Permanent life insurance offers a permanent, uncancellable policy to protect your loved ones in the event of your death. Premium payments on permanent policies will increase as you age. For this reason, investing in permanent life insurance when you are young and healthy is a wise financial move that can save you thousands of dollars over the course of your payments.
You will continue making payments on your policy until it has matured. At that time, your funds will continue to be invested in order to accrue value. A permanent policy has a cash value, which you can borrow against or withdraw at any time per the terms of your insurance contract.
Premiums for a whole life insurance policy remain consistent until the policy has matured. They are much costlier than term policies; however, over time, as term premiums rise with the insured’s age, the total amount paid into each tends to remain comparable. A whole life insurance policy provides a flat, fixed payout upon death, regardless of when that occurs.
Whole life policies accrue cash value, against which you can borrow. Loans that have not been repaid upon your death will be subtracted from the total policy payout. Because of the flat premium rate and the ability to access your accumulated cash reserves if necessary, whole life policies have long been regarded as solid financial investments provided you are able to afford the monthly premiums.
Universal life insurance policies were developed to address concerns over the limitations of traditional whole life policies. Several types of universal policies currently exist. In general, they allow for more flexibility in the amount of the death benefit, at the cost of added risk and fluctuating monthly premiums.
As you continue paying your premiums, your policy will accrue a cash value much like a whole life policy would. You have the option throughout your policy period to adjust your monthly premium payments and your projected death benefit payout in order to meet your own budgetary or financial needs. A smaller death benefit could afford you reduced monthly payments, for instance, if you need to maintain your policy but are unable to afford its current cost.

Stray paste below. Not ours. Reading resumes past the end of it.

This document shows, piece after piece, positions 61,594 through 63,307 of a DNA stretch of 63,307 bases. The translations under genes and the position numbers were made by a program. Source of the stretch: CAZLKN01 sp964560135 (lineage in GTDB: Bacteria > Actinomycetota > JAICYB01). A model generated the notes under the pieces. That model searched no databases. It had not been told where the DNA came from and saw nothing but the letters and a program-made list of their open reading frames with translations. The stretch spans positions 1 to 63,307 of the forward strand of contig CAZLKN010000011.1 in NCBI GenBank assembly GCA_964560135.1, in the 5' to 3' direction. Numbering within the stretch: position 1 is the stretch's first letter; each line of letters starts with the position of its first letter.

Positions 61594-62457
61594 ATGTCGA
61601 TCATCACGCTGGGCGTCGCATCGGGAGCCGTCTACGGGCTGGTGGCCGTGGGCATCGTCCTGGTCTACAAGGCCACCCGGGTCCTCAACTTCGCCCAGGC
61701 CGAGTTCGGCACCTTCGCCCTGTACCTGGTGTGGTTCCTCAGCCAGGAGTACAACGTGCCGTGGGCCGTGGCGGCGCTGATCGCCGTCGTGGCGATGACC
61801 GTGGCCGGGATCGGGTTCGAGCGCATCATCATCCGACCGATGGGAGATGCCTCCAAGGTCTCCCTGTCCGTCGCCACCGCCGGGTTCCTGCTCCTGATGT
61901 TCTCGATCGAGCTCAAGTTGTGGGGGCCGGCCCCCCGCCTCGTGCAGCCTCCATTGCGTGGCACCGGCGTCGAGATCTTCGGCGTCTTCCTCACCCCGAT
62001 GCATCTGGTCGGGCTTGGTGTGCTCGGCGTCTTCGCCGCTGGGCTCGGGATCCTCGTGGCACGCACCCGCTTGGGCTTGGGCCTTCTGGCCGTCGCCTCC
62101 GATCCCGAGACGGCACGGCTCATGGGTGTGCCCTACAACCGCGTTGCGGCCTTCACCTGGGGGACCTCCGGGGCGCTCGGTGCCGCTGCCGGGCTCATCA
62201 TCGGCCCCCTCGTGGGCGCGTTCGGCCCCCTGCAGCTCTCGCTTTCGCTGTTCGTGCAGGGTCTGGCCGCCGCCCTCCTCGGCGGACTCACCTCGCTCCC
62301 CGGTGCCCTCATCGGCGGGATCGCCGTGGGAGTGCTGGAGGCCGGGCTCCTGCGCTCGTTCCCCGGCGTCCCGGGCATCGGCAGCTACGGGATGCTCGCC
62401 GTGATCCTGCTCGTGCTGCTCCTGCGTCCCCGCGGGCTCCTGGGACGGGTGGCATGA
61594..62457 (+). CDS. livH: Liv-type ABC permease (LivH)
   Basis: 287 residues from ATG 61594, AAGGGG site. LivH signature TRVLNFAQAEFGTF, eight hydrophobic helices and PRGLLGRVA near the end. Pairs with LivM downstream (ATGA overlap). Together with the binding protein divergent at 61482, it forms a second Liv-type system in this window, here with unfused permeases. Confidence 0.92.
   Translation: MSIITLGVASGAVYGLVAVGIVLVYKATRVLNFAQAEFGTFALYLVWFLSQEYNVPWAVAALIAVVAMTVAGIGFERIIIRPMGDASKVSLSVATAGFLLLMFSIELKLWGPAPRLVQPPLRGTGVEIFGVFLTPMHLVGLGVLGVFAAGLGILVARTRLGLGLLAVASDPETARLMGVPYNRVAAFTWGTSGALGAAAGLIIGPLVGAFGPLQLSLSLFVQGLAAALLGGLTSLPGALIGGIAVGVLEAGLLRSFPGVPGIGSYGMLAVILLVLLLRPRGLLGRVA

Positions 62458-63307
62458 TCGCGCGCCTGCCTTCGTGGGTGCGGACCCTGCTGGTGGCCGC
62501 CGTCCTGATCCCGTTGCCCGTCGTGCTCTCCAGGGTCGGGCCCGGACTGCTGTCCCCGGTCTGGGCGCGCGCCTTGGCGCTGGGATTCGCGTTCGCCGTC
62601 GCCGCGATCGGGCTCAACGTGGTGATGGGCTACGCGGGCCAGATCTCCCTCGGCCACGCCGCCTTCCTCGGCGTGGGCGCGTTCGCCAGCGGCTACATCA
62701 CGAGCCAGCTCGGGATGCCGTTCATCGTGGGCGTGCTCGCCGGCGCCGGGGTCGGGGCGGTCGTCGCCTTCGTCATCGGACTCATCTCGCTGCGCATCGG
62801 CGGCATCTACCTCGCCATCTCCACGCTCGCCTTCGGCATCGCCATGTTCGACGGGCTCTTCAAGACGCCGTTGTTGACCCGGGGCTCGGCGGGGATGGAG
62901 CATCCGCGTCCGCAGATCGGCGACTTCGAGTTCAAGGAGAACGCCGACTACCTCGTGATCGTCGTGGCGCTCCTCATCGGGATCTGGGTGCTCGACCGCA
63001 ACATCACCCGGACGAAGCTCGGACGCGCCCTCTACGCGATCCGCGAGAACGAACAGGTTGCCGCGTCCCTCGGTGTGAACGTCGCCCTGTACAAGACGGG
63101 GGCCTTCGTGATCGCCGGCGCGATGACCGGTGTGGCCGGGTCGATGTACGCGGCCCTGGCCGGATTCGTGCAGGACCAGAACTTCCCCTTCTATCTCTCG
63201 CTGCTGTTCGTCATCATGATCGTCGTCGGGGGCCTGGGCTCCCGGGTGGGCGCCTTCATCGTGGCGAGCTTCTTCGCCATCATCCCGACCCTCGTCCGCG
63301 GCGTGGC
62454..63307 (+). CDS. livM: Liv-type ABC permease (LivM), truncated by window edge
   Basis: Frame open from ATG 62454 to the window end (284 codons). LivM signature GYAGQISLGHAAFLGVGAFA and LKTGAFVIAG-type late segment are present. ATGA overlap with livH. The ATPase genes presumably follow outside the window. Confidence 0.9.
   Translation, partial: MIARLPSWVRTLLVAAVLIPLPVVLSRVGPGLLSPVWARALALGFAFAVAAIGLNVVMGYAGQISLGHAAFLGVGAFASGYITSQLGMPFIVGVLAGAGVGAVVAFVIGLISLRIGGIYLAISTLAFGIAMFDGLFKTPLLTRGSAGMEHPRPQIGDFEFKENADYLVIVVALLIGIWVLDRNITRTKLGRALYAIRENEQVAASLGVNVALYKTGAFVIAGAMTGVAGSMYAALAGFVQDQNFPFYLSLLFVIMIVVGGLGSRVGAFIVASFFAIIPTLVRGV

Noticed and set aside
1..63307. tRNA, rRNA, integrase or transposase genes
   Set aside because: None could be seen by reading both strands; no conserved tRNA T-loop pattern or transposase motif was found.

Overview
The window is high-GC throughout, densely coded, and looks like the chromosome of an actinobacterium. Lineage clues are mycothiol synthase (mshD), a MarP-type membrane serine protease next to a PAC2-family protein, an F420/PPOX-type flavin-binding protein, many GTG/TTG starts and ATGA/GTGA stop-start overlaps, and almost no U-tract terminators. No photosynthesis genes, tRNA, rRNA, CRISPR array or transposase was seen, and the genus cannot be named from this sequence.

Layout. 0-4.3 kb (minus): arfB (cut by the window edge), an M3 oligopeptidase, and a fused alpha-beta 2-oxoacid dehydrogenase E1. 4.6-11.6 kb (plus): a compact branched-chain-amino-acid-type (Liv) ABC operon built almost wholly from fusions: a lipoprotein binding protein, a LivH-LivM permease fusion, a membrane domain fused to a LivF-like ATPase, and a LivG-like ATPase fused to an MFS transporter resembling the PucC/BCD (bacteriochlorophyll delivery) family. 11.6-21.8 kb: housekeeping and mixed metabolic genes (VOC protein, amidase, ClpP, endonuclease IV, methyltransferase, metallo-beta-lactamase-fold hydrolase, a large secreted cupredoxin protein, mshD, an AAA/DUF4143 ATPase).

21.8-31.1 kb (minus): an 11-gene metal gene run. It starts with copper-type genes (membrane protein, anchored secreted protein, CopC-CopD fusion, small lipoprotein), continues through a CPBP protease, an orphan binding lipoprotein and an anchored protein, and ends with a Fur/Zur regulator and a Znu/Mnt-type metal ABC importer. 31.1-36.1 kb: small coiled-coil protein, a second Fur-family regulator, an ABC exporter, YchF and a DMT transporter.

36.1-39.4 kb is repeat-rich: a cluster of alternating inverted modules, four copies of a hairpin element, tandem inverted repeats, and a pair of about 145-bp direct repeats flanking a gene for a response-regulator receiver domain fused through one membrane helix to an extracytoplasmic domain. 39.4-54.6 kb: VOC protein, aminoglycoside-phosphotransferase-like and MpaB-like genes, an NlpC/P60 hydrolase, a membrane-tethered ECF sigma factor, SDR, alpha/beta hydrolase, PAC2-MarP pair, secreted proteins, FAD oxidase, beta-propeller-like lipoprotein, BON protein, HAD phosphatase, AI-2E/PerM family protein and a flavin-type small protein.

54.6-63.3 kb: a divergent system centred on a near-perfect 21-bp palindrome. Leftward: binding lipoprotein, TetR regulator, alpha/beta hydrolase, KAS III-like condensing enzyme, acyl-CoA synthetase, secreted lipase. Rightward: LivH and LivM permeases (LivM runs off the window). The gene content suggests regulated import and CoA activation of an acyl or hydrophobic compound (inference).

Most universal policies offer you a choice between a fixed death benefit or a death benefit that is composed of a benefit amount plus the accrued cash value. The cash that accumulates in your policy is invested in an effort to reap financial gain. Due to the ups and downs of the stock market and the investment industry, it is possible to lose money at times with this benefit. As a general rule, however, over a lifetime, your cash value will continue to grow.
Limitations and Exclusions on Life Insurance
Permanent life insurance policies are in many cases safer and more secure for consumers. They cannot be cancelled for any reason except charges of fraudulent application. Even fraud concerns must be resolved within a specified period of time, generally two years depending upon the state, in order to be used as reason for cancellation.
Term life insurance policies that do not have guaranteed renewal clauses can be difficult, particularly as consumers age. Finding replacement insurance if you are already suffering from poor health can be extremely expensive. Term life policies that renew may lower the coverage amount and increase the premiums over time, but will continue to renew at the end of each term.
Most life insurance policies contain exclusions for deaths due to war, riots, fraud and other unusual circumstances. Most policies also contain a “suicide clause.” In the event of the insured’s death due to suicide, the policy may not pay any benefits within a certain period of time, typically one or two years, varying from state to state. Suicide may also exclude the payout of death benefits if investigators determine the insured committed suicide strictly to allow his beneficiary access to his benefits.